search.noResults

search.searching

dataCollection.invalidEmail
note.createNoteMessage

search.noResults

search.searching

orderForm.title

orderForm.productCode
orderForm.description
orderForm.quantity
orderForm.itemPrice
orderForm.price
orderForm.totalPrice
orderForm.deliveryDetails.billingAddress
orderForm.deliveryDetails.deliveryAddress
orderForm.noItems
Patient Advocacy for Lyme


We as patients should not have to defend ourselves against the verbal attacks and unprofessional behaviors we’ve expe- rienced in medical offices. We shouldn’t have to fight with our insurance companies to get the treatment that we so desperately need covered. The alternative is not to re- ceive treatment and to remain sick, lapsing into debilitative conditions.


This is our life and we have the right


to choose what kind of medical provider we want to see and how we want to be treated. Many other medical conditions allow this without hesitation. We have already lost patient lives to this disease due to lack of proper diagnosis and treatment. We have lost jobs, marriages and have been financially ruined all because we can not get the proper treatment that we so desperately deserve.


New IDSA Guidelines


Now, when the IDSA published their guidelines in 2006, there was a footnote at the bottom that read, “These guidelines were developed and issued on behalf of the Infectious Diseases Soci- ety of America. It is important to realize that guidelines cannot always account for individual variation among patients. They are not intended to supplant physi- cian judgment with respect to particular patients or special clinical situations. The Infectious Diseases Society of America considers adherence to these guidelines to be voluntary, with the ultimate deter- mination regarding their application to be made by the physician in the light of each patient's individual circumstances.”


In September 2015, National Guide- line Clearinghouse (NGC), a federal data- base that provides treatment information to healthcare professional and insurance companies, added a second set of guide-


lines submitted by International Lyme and Associated Diseases Society (ILADS). These guidelines had passed the same rigor- ous grading system that the IDSA guide- lines had originally undergone; however, because the IDSA failed to update their guidelines upon numerous requests, they were removed from the database in Feb 2016. Ironically, in April 2018, the NGC announced that they were shutting down the database due to lack of funding and ef- fective July 16, 2018, closed down access to their site.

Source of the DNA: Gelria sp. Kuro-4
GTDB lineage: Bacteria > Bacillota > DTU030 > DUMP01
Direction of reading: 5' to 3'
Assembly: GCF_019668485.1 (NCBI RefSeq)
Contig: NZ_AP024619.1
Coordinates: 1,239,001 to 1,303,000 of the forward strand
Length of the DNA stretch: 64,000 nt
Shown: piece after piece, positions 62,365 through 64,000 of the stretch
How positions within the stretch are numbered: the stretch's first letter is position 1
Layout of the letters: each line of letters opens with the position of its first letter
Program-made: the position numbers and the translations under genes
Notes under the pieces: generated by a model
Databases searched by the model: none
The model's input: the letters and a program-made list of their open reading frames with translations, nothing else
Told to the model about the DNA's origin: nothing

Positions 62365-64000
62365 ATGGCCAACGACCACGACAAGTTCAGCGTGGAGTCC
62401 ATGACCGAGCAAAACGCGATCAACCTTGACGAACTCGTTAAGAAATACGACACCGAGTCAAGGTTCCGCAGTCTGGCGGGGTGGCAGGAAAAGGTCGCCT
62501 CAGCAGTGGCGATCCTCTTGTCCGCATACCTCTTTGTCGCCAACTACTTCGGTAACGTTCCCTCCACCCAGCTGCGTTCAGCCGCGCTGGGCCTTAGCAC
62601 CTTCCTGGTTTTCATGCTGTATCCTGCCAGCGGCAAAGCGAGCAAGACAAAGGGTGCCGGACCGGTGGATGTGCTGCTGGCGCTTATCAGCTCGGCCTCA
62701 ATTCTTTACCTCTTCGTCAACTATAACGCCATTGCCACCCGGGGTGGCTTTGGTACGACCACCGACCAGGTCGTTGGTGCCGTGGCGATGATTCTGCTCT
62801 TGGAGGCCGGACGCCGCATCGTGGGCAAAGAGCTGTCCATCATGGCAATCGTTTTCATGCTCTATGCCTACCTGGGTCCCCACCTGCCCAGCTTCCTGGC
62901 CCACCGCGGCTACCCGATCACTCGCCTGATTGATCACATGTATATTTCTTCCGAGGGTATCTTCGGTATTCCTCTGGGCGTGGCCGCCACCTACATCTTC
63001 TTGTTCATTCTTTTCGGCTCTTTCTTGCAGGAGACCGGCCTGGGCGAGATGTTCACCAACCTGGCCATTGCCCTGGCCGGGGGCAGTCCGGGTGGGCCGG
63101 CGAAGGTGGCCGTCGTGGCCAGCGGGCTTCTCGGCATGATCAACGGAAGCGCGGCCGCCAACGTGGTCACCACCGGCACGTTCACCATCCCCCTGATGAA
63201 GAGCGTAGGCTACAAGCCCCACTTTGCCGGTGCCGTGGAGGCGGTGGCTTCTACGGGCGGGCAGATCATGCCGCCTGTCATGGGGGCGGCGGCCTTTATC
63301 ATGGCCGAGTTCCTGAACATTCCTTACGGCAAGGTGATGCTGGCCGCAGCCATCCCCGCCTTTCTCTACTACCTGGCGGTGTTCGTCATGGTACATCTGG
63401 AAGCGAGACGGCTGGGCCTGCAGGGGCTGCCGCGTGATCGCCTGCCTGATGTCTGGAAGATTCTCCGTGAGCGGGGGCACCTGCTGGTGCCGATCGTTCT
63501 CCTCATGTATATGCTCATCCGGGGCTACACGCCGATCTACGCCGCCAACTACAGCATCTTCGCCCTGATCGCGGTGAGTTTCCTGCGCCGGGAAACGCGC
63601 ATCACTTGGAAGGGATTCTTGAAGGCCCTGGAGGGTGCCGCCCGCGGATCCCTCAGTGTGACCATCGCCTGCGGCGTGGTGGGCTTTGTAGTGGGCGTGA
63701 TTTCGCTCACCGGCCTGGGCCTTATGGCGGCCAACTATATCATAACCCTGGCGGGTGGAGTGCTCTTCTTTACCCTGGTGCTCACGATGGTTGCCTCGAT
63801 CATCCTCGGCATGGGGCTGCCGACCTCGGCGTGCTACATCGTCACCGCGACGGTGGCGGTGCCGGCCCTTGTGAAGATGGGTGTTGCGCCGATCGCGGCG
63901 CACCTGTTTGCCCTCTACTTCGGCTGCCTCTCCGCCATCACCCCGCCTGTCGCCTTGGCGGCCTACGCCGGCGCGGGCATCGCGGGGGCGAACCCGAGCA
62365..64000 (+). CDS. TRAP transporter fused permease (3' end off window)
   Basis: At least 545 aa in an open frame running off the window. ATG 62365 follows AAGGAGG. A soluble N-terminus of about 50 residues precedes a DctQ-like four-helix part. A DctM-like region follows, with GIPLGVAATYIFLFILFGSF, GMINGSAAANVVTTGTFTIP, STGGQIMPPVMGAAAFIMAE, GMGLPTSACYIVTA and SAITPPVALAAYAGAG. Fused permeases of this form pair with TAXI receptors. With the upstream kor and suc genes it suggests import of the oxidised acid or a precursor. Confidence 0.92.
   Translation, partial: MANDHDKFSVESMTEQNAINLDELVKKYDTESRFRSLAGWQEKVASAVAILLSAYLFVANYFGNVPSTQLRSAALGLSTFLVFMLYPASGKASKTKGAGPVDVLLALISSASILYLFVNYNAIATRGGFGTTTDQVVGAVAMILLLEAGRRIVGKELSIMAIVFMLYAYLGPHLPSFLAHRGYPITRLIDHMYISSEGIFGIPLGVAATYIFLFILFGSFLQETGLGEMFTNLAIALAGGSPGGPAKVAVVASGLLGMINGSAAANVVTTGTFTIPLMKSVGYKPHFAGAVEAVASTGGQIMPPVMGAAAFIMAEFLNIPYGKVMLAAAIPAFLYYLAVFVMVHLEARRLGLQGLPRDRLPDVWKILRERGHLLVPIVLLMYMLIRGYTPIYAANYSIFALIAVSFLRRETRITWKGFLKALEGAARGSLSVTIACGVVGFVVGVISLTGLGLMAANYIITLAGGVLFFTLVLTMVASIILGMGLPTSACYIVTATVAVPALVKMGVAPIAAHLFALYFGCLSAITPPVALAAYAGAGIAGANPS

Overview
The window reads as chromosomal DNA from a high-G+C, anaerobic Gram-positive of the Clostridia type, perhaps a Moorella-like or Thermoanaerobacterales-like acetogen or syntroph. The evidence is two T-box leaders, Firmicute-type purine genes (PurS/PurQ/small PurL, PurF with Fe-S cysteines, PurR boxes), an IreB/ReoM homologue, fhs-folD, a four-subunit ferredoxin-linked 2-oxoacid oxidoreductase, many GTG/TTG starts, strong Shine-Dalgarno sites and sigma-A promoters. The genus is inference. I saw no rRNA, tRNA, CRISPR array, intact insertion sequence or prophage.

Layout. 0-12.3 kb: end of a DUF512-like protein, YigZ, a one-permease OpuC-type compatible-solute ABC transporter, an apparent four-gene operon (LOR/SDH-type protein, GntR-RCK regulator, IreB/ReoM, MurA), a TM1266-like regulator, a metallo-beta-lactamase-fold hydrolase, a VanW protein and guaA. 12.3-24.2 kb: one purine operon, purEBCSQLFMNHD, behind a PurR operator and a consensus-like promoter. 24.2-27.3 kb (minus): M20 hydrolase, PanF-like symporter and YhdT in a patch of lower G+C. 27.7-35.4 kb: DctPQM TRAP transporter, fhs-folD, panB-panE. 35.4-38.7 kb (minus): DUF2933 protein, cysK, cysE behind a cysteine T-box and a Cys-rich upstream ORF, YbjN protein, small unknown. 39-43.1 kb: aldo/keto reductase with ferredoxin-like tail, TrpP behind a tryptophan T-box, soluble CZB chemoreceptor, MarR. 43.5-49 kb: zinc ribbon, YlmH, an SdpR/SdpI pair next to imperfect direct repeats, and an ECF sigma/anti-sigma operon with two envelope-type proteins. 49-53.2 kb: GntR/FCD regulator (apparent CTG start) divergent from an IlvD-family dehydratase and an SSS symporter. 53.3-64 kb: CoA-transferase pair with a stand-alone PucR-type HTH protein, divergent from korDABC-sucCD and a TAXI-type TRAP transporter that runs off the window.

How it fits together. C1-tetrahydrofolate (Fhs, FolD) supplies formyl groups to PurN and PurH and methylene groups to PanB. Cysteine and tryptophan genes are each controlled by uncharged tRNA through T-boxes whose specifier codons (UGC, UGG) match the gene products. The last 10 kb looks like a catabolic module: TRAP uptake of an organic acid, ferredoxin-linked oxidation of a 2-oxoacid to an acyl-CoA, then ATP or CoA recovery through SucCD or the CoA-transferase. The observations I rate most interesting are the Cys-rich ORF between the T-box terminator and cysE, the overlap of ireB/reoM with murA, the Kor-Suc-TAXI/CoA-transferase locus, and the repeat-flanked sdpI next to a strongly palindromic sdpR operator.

So, if adherence is VOLUNTARY with the ultimate determination to be made by the physician in light of each individual circumstance, then why in 2017, did I and other advocates here in Maine have to fight to get a bill passed into law [LD422] just to protect our Maine doctors who were doing just that ~ using their knowledge and expe- rience to individualize their patient’s treat- ment based on each set of circumstances.


Kenny Rogers may have sung, “You


have to know when to hold them, know when to fold them, know when to walk away and know when to run,” but we are not folding and we’re not gonna take it. Our cards are on the table and that is a very powerful position to have.


Paula Jackson Jones is the President of the MLDSE, the Co-Chair of the Access to Care Services and Patient Support subcommittee of the Federal HHS Tick-borne


Disease Working Group, the Maine-partner of the national Lyme Disease Association, member of Maine’s CDC Vector-borne Workgroup and active in Maine’s Lyme legislation. You can reach her at paula@mldse.org and visit her website www.mldse.org. See ad on page 3.


Contact Newton Dubs at newton@elmmaine.com to learn more!


Planning an Event? List it in the


ELMTM Calendar!


Move Your Life Forward!


EFT-ELM 8” x 2.5” KSC_EFT-ad-0418 April 5, 2019 9:52 AM DGD


EFT Tapping


karenstclairEFT.com 207-878-8315


www.EssentialLivingMaine.com 13


Page 1  |  Page 2  |  Page 3  |  Page 4  |  Page 5  |  Page 6  |  Page 7  |  Page 8  |  Page 9  |  Page 10  |  Page 11  |  Page 12  |  Page 13  |  Page 14  |  Page 15  |  Page 16  |  Page 17  |  Page 18  |  Page 19  |  Page 20  |  Page 21  |  Page 22  |  Page 23  |  Page 24  |  Page 25  |  Page 26  |  Page 27  |  Page 28  |  Page 29  |  Page 30  |  Page 31  |  Page 32  |  Page 33  |  Page 34  |  Page 35  |  Page 36